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GardenSMART :: Protect Your Prized Roses From Insect Pests And Deer

Protect Your Prized Roses From Insect Pests And Deer

By Bobbex, Inc.
Photographs courtesy of Bobbex, Inc.

Roses are the most popular and beloved blooms in American gardens, a staple of Valentine's, Mother's Day and birthday bouquets and a symbol of love, beauty and admiration. We love our roses but unfortunately, so do insects like Japanese beetles, mites, and aphids, and let us not forget the destruction deer can cause.

Since roses are known to be tenderly delicate, damage from insects can wreak havoc on their beautiful blooms. While some types of roses are hardier against disease, no rose can combat an insect infestation or fight foraging deer without some help from the gardener. Growing awareness and concern for the environment and beneficial insects may have many rose gardeners turning away from chemicals and pesticide use and looking forward to a more natural, safe way to protect their prized roses.

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Rose gardeners need to keep a careful eye out for insects and regularly inspect blooms, branches, stems, undersides of leaves and canes for signs of insect infestation, including the presence of eggs, grubs and adult insects. Watch for evidence of deer damage too, such as ragged bites, about a foot or more above the ground.

Deer look at roses as a delectable dessert. They'll eat the buds, blooms, foliage and even the thorny canes of rose bushes and are especially fond of new, tender growth. Deer usually do damage at night but you may even see them cause damage during the day. Once deer dine on your roses and the damage is done, pruning down what's left of the canes and sealing all the cut ends may help – but if the damage is too extensive, your roses may be lost.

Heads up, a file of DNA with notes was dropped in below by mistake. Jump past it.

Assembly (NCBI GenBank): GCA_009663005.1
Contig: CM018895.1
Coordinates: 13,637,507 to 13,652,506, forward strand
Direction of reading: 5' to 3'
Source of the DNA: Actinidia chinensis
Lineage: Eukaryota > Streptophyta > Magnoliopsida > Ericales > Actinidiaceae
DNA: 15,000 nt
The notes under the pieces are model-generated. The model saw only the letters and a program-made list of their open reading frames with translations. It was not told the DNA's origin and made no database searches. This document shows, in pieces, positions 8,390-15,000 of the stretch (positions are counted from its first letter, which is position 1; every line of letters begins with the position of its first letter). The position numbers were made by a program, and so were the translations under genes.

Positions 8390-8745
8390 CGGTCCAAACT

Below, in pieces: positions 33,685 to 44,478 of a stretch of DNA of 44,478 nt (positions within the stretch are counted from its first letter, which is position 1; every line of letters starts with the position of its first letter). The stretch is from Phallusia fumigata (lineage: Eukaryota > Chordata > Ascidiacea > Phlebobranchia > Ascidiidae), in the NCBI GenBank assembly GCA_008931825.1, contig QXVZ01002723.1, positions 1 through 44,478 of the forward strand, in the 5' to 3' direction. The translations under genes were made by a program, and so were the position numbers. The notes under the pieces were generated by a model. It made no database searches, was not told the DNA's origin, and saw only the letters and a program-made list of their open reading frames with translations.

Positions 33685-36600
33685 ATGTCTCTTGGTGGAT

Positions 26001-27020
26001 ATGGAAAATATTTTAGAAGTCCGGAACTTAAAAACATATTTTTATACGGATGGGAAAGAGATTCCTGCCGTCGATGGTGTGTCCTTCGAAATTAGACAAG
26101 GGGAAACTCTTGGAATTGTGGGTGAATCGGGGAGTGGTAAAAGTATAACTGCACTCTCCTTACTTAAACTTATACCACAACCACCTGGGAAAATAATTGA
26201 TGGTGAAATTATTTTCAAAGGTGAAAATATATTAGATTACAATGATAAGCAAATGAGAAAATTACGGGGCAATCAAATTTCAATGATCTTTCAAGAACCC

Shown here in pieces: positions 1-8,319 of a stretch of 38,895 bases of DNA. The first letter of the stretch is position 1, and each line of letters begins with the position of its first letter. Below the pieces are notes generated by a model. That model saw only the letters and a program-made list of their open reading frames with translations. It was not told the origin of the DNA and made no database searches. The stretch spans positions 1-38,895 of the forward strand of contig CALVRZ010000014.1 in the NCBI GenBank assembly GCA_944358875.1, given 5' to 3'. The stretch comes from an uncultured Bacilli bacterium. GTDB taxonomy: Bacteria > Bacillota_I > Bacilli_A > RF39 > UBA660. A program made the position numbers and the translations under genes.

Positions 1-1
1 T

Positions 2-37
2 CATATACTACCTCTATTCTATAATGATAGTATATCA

You can keep your roses radiantly ravishing by using nature to help defend them; try hanging bird feeders to attract backyard birds that regularly dine on insects harmful to roses. Or you can purchase and employ ladybugs, which eat aphids, to release in your rose garden. Just be sure to research the best time and conditions for releasing ladybugs, or they will fly away before making any impact.

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If you find insect pests and deer damage too, you can address both problems with one natural, environmentally friendly, dual purpose repellent like Bobbex Rose Deer and Insect Repellent. This unique, easy-to-apply, ready-to-use foliar spray discourages deer foraging through taste and smell aversion, while simultaneously repelling insects such as aphids, mites, Japanese beetles, leafhoppers, greenflies and sawflies. The product is compatible with nature, not classified as an insecticide and is harmless to all wildlife, pets, birds and people.

Bobbex Rose also provides much needed moisture retention for plants and can reduce the severity of common disease issues known to infect roses, like black spot and powdery mildew, which are unfortunately common problems for rose gardeners. Bobbex Rose protects roses by improving the plant's ability to retain moisture during dry periods that include drought, cold blustery weather, late springs, and early frosts.

The continuous use of the product according to label instructions for rates and intervals will also disrupt browsing habits of deer while protecting against an assault of insects in any weather. The product is actually good for your roses and contains elements high in nitrogen and phosphorus; it dries clear and won't burn plants and Bobbex Rose will not wash off in rain or irrigation.

Using Bobbex Rose can reduce the need for additional insecticides, pesticides and fungicides so roses survive and thrive in a healthier environment. The fragrance and colors of roses are among the most delightful indulgences in gardens. With a bit of attention and effective natural assistance it's possible, even easy, to keep your roses radiantly resplendent while naturally protecting them and the environment. For more information, please visit:


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Photographs courtesy of Proven Winners

Heather has written a great article about 5 new annuals that take the heat and thrive all summer long. To learn more click here for an interesting article.

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